Best cable for satellite dish

Are you using the best cable for the job? You may have heard terms like RG59, RG6, RG11, and Slim RG59 but you didn't know what they meant. There is actually a real difference between these categories of cables and in this series, we'll explain everything there is about choosing a cable.

What is a coaxial cable?

Everyone knows what a coaxial cable is, right? It's that fat wire that goes into your cable box, satellite receiver, or into your TV from an antenna. It looks different from an audio cable or headphone cable largely because of its heft.

There's a little more to a coaxial cable than that. A coaxial cable carries its voltage on the inside "core" wire, and is surrounded by layers of shielding that stop any signal leakage. The first layer, the dielectric, provides distance between the core and the outer layers, as well as some insulation. The next layers, collectively called the shield, keep electrical impulses and radio transmissions out and keep any stray impulses in. Finally, a jacket made of flexible plastic or rubber protects the entire cable. Keeping the entire cable the same size, and keeping out stray signals, are important.

Another important characteristic is that in a coaxial cable, unlike a headphone or audio cable, the core is used as part of the connector. So, it makes a direct connection. This helps keep the signal as strong as possible.

Coaxial cable is perfect for broadcast television and satellite signals, which carry a huge amount of information and are very sensitive to outside interference. A satellite signal cable must carry signals from 2MHz to 3, 000MHz. Compare that with an audio cable which just needs to carry signals up to 2 MHz. That's a massive amount of information.

Generally, coax cables will be referred to by a code such as RG6/U. RG is a very old specification that some people believe refers to the "Radio Guide, " a military guidebook. It also could be a military specification from World War II for cable designated for radio and telegraph use. Any cable marked "/U" is designed for universal use, as opposed to those cables specifically used for computer data or other specified uses. If your cable is not marked "/U" that's ok as well.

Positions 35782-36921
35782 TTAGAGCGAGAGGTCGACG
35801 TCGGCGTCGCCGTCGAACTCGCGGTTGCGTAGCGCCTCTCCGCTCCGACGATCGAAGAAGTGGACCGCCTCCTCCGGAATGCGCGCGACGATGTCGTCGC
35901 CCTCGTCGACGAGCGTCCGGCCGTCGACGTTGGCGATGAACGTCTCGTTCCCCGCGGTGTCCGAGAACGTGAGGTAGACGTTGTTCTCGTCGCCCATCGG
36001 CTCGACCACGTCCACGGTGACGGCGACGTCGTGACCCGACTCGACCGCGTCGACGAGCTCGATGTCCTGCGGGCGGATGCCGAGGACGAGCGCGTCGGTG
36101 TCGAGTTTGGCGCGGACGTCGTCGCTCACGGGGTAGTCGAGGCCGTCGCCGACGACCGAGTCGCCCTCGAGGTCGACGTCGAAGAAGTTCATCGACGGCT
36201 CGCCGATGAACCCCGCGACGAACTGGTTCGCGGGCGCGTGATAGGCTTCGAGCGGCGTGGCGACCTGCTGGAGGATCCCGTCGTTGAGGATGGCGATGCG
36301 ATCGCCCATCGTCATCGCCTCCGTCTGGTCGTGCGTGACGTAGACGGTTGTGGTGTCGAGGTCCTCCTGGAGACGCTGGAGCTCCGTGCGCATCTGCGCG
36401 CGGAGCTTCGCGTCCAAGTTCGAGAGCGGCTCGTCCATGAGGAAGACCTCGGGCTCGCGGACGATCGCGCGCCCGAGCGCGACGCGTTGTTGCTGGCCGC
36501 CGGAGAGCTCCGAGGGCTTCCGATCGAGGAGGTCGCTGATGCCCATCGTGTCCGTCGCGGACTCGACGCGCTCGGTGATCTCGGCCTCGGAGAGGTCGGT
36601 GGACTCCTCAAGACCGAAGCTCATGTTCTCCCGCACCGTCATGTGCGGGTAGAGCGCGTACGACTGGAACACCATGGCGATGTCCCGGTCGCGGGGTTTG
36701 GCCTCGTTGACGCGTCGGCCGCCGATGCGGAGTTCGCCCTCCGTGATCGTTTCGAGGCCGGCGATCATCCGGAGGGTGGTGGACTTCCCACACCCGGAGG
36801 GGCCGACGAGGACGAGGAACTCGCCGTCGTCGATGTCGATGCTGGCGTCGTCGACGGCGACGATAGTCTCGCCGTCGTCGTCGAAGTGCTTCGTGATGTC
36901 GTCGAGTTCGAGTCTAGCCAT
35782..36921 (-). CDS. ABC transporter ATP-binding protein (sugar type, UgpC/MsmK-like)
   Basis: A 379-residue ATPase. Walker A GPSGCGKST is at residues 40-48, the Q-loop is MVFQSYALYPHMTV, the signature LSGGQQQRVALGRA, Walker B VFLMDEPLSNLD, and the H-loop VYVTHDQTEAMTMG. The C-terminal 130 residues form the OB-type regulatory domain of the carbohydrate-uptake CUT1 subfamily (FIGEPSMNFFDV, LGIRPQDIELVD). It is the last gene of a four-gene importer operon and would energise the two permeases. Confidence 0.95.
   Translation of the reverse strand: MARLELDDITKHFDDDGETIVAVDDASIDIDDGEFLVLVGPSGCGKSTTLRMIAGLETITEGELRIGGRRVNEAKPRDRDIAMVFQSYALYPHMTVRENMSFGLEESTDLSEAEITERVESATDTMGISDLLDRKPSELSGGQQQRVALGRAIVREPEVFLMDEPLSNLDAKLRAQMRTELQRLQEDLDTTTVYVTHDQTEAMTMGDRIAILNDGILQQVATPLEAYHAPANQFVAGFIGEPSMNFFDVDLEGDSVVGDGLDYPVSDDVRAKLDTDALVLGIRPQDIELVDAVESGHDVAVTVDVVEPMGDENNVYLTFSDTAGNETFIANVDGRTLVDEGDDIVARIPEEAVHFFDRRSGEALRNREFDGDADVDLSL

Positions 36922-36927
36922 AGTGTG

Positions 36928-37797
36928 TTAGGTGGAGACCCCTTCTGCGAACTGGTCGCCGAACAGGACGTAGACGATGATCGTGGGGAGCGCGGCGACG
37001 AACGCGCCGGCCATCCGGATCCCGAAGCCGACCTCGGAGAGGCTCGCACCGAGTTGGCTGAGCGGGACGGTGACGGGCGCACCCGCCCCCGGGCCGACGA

RG11 Cable

Let's start with a quick word about RG11 cable. You're not likely to run into RG11 cable unless you're digging around in the yard. It's designed for long runs and not for in-home use. It looks like all other coax but it's about twice as thick.

RG6 Cable

This is Quad Shielded RG6 cable. We'll talk about different types of shields in a later article.

RG6 cable is the perfect choice for cable and satellite. It is thin enough that it can be coiled or bend enough to go into a wall or ceiling, but carries enough shielding that it can be used for runs up to 100 meters in the house under the right circumstances. This is largely due to the thickness of the dielectric, 4.7mm and the use of a double layer of shielding.

RG59 Cable
This is a consumer grade cable that conforms to the RG59 standard

RG59 cable was used extensively in homes before cable or satellite. It's well-suited to carrying signals from a terrestrial antenna but not well suited to long runs through the house, especially if you're using all the frequencies that a modern cable or satellite system uses.


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